deterritorialized (Brit --ised)--deterritorialized quality acquired by cultural heritage

I came across this word. What does the **--** sentence mean. (Link supplied to pdf file.) Have any British people seen the word.
It was apparently coined in France (by Deleuze and Guattari) a few decades back?

Also consider reterritorialization.



https://llull.cat/IMAGES_175/transfer01-foc04.pdf



The deterritorialization of cultural heritage in a ... - Institut Ramon Llull
https://llull.cat/IMAGES_175/transfer01-foc04.pdf



Gil-Manuel Hernàndez i Martí

The deterritorialization of cultural heritage in a globalized modernity


**The aim of the following essay is to deal synthetically with
the deterritorialized quality acquired by cultural heritage in
the transition from first modernity to globalized modernity.**
In order to do so, we will start by defining the concept of
deterritorialization, which in our opinion describes the essence
of the cultural condition of globalization.
 
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  • JulianStuart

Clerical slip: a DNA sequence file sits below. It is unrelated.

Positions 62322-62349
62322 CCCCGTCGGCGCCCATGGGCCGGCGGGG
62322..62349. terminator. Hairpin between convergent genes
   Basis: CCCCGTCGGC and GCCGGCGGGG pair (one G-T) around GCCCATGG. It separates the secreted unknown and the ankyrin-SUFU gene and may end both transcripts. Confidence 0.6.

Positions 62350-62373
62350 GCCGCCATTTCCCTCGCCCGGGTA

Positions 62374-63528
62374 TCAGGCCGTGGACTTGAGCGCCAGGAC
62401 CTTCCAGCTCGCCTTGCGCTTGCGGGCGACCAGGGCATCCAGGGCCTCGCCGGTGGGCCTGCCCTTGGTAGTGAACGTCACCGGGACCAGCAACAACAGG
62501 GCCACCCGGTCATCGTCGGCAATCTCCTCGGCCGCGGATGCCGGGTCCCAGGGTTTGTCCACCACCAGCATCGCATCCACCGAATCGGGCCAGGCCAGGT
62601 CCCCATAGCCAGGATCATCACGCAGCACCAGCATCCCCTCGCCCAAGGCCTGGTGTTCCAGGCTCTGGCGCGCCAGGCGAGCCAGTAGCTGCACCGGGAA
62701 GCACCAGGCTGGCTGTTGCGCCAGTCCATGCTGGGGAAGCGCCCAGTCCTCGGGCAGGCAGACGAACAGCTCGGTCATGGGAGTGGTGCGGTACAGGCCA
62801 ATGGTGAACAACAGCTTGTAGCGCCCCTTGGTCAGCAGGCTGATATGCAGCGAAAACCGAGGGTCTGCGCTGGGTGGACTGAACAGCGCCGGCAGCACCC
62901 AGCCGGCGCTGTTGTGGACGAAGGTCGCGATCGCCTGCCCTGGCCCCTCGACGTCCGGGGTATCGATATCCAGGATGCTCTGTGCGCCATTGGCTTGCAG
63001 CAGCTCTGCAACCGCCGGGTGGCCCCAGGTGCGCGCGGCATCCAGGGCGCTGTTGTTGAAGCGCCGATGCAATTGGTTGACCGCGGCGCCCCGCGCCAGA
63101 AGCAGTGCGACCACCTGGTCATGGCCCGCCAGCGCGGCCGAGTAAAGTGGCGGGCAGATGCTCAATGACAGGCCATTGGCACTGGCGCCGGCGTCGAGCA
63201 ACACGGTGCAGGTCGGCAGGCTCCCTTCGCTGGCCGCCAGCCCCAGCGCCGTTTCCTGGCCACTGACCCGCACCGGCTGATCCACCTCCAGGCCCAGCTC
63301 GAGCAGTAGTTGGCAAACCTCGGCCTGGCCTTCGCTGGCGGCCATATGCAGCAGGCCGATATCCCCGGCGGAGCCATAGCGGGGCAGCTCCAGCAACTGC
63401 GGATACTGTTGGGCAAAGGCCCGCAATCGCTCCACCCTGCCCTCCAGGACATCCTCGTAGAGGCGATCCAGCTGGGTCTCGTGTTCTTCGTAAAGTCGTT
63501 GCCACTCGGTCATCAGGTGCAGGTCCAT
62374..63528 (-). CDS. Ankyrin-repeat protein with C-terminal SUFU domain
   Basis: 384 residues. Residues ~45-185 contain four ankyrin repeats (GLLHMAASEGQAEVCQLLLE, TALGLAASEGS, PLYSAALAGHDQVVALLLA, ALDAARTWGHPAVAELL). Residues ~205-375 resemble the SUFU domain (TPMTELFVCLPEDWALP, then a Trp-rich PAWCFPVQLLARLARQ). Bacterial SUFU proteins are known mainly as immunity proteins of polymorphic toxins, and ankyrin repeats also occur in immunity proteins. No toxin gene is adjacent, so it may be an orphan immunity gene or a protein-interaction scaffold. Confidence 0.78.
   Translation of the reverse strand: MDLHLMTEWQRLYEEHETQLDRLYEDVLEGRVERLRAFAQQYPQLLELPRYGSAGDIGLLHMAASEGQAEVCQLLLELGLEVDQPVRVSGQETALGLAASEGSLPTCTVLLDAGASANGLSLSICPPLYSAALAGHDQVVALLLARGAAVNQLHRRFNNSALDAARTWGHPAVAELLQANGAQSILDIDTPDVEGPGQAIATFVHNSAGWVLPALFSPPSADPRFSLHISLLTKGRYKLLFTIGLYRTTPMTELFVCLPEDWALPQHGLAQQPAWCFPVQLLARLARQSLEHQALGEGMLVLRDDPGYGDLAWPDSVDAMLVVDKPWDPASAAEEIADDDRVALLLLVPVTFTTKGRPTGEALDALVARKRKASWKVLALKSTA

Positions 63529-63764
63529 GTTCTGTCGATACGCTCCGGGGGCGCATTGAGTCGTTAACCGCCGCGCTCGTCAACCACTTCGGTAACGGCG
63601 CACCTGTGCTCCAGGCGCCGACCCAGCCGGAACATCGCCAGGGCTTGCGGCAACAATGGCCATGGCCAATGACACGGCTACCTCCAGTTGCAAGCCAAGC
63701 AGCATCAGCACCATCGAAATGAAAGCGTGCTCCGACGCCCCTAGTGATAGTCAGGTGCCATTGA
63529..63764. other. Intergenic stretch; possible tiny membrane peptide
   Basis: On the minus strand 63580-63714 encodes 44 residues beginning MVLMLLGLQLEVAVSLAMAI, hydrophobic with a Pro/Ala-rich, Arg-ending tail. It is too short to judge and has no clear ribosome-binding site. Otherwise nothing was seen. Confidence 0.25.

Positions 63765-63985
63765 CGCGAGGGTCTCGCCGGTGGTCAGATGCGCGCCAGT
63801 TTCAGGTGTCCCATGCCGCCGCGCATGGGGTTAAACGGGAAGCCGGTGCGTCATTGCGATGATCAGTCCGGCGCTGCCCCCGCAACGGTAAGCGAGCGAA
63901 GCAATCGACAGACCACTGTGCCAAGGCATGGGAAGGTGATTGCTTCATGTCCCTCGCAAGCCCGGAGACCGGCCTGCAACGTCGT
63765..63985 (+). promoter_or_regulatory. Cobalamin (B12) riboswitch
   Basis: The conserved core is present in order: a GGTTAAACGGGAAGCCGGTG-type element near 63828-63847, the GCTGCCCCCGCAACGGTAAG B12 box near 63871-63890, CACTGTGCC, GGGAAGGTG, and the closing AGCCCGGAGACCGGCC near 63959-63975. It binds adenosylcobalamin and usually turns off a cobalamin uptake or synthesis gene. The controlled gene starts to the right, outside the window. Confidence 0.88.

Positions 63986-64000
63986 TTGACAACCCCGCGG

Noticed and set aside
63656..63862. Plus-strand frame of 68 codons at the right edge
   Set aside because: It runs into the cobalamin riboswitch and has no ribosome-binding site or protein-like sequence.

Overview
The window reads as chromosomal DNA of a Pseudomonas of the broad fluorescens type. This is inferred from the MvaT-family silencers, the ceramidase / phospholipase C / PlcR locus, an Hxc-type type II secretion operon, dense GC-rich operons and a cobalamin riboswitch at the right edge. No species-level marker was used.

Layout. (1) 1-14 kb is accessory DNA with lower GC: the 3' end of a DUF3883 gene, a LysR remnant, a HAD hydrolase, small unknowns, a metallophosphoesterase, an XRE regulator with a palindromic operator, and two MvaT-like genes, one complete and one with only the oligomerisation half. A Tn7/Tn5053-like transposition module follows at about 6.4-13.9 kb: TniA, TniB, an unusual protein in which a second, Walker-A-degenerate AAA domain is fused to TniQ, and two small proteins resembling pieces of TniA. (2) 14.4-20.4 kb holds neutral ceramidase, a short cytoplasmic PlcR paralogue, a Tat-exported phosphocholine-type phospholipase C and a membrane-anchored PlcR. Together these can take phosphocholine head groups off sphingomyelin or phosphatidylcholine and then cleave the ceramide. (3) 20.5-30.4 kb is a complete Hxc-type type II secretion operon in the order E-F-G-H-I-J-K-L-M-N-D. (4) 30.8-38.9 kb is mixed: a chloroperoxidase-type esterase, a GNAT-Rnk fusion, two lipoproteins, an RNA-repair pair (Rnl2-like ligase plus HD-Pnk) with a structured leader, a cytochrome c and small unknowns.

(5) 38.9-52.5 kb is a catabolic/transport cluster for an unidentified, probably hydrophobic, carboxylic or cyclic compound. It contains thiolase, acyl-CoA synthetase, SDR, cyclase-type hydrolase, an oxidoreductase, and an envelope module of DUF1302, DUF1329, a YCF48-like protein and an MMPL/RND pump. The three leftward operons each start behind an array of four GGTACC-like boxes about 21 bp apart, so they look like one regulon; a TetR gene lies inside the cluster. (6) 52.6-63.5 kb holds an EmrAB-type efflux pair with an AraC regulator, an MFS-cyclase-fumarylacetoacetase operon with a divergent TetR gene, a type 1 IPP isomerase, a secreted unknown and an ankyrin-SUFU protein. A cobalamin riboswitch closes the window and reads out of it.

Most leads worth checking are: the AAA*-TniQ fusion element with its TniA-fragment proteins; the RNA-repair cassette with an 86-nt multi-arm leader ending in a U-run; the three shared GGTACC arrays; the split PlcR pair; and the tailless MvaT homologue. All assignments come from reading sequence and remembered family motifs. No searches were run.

Senior Member
    English (UK then US)
    “which in our opinion describes the essence of the cultural condition of globalization.”

    I used to consider myself “English”, then “British” but now I’m an earthling :D My heritage expanded as I got older (and they suggest globalization:” has the same effect?)
     
    Thanks Julian. Helpful example.

    I did find this at 'larval subjects':

    For me, the concept was really driven home when, somewhere in A Thousand Plateaus, I came across Deleuze and Guattari’s remark that “a club is a deterritorialized branch.” The territory of a branch, is, of course, a tree. The branch serves the function of extending leaves across an area so as to capture sunlight. Perhaps the best definition of deterritorialization is the decontextualization of something or a theft of a bit of code that then resituates that thing elsewhere.

    Deterritorialization
     
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